African American Men Considering Active Surveillance

African American men had a higher incidence of prostate cancer (PCa) than Caucasian men. They are 2.5 times as likely to die from prostate cancer than Caucasians. There are numerous theories about why this occurs, including genetic differences, lifestyle and nutrition, and differences in medical care or access to medical care. Experts lean toward a combination of these and other factors.

In the past 2-3 years, much more attention has been placed on offering Active Surveillance (AS) to men diagnosed with very low risk disease. A Johns Hopkins research team analyzed the follow-up prostate biopsies used to monitor AS patients for disease progression to compare rates of PCa upgrading between Caucasian and African American patients.[i]

All of the patients who began AS were diagnosed with very low risk disease, determined by the criteria of the National Comprehensive Cancer Network:

  • Clinical stage < T1
  • Gleason score < 6
  • PSA < 10 ng/mL*
  • PSA density < 0.15 ng/ML/cm3
  • Less than 3 positive biopsy cores
  • Cancer per core < 50%.

The results showed that African American men on AS were more likely to be reclassified to a higher grade based on biopsy results (36% vs. 16%). Even when other factors such as PSA, gland size, etc. were taken into account, race was an independent predictor, and was independently associated with reclassification by Gleason score though not by tumor volume. The authors concluded that the risk of upgrading was significantly higher for African American men. They suggest that different selection criteria might be required for African American men considering AS as a disease management strategy.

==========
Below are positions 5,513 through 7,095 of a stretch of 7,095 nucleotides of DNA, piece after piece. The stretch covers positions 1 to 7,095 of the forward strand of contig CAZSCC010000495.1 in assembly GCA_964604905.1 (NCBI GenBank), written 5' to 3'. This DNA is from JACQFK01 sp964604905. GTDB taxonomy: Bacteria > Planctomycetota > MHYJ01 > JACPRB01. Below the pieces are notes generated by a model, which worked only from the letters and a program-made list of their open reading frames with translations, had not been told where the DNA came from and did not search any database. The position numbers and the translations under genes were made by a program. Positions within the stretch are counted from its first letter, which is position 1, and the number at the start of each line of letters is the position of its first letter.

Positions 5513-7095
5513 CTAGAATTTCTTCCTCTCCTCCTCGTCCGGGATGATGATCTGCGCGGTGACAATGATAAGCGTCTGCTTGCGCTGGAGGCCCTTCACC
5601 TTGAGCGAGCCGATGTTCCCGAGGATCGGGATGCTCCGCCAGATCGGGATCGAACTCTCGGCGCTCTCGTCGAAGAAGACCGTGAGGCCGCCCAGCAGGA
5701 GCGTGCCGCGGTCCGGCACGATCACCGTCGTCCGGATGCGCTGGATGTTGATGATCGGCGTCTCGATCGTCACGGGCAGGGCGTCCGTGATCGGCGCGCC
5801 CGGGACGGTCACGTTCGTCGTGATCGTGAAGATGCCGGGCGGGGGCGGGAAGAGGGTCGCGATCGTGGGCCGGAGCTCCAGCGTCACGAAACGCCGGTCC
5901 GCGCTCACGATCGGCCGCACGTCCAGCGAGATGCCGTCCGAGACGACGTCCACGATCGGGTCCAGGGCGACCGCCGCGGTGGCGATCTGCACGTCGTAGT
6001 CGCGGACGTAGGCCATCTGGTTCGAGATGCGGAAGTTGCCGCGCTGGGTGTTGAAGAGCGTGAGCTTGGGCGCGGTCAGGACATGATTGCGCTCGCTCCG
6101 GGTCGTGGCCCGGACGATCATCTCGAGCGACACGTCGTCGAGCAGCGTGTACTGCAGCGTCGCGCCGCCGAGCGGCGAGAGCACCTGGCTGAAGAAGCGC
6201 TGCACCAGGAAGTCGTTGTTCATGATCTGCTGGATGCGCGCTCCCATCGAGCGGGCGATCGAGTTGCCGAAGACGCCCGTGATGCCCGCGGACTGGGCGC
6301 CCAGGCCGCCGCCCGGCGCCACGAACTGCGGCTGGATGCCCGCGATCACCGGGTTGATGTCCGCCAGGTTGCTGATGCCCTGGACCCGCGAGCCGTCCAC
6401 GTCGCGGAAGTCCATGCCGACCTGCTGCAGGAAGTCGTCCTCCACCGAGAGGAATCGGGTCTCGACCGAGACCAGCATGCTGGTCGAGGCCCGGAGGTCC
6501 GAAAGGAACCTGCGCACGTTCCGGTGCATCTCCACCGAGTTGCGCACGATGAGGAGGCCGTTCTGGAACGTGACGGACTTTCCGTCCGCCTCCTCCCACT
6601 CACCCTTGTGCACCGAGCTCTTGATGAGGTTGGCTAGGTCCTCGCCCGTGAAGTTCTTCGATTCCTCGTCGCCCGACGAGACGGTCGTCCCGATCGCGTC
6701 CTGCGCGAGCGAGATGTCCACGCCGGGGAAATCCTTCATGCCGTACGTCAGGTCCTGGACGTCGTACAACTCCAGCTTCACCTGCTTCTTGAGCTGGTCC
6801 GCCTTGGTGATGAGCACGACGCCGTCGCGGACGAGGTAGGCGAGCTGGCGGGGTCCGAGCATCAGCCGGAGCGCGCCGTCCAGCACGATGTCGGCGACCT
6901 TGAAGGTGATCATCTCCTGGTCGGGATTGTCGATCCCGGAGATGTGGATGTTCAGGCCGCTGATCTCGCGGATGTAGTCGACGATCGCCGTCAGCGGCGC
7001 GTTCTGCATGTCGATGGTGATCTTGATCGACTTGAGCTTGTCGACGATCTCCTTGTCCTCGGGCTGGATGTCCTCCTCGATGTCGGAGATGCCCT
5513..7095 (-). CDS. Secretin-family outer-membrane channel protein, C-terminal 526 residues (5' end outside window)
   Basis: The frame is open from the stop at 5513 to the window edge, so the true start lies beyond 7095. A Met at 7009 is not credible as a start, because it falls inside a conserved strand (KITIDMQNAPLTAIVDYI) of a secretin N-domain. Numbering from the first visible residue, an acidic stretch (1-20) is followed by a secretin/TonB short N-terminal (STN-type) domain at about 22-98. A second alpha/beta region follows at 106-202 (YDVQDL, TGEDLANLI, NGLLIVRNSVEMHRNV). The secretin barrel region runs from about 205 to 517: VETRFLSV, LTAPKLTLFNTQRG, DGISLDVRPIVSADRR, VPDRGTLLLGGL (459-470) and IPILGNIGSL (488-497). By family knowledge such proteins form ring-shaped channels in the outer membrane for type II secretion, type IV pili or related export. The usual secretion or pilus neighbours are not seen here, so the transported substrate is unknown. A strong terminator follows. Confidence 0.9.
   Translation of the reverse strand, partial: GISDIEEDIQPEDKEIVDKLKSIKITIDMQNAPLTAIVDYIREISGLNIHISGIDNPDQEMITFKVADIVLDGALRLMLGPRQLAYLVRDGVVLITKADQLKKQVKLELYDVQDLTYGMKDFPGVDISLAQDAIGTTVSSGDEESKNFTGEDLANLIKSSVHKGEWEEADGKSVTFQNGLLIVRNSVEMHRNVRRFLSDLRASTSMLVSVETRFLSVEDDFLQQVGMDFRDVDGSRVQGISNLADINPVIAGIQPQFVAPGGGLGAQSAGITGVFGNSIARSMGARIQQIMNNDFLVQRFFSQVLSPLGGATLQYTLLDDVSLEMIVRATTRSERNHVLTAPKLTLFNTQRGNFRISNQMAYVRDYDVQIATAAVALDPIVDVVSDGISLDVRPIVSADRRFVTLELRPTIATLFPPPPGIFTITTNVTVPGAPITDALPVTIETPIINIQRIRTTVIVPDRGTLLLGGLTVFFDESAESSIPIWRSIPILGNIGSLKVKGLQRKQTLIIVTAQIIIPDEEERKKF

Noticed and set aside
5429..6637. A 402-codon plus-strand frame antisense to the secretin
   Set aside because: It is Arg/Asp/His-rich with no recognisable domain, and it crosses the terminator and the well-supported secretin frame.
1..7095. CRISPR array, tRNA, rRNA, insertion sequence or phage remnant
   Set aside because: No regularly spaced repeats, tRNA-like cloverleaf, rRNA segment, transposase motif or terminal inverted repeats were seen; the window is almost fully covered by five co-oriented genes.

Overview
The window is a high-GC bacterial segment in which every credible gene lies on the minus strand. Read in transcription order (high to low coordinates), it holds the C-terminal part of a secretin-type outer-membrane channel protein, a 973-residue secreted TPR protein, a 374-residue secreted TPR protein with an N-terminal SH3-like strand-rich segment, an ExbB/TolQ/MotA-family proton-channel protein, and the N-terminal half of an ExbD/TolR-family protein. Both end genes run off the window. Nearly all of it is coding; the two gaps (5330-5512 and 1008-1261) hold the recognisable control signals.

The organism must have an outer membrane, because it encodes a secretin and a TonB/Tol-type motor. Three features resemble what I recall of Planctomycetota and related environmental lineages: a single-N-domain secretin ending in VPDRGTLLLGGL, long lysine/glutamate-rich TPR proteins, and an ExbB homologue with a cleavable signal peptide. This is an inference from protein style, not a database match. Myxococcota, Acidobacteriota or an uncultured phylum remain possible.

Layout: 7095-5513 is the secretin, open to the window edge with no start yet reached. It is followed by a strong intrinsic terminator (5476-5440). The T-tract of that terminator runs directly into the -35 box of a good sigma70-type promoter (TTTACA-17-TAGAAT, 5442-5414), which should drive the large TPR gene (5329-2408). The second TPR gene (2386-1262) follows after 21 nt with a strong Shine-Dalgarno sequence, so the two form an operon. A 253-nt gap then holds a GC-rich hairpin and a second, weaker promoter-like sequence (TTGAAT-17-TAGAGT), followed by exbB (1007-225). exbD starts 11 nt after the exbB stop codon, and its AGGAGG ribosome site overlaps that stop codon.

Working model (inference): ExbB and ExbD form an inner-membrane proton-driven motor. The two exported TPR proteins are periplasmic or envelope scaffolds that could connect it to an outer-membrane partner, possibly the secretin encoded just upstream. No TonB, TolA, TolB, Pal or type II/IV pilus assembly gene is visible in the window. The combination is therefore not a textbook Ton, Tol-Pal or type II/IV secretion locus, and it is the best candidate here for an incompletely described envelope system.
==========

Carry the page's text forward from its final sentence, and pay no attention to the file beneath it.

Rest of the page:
Until observed racial, ethnic and demographic differences in prostate cancer occurrence and outcomes are better understood, I encourage African American men newly diagnosed with prostate cancer to discuss this study with their doctors. In addition, getting a baseline 3T mpMRI of the prostate enables image-based monitoring of their disease as a way to know when a repeat biopsy is warranted.

For more information on AS, see the following links:

https://sperlingprostatecenter.com/mri-active-surveillance/

https://sperlingprostatecenter.com/monitoring-small-lesions-using-mri-interval-safe-surveillance/

https://sperlingprostatecenter.com/imaging-helps-predict-candidates-active-surveillance/

 


[i] Sundi D, Faisal FA, Trock BJ et al. Reclassification rates are higher among African American men than Caucasians on active surveillance. Urology. 2015 Jan;85(1):155-60.

 

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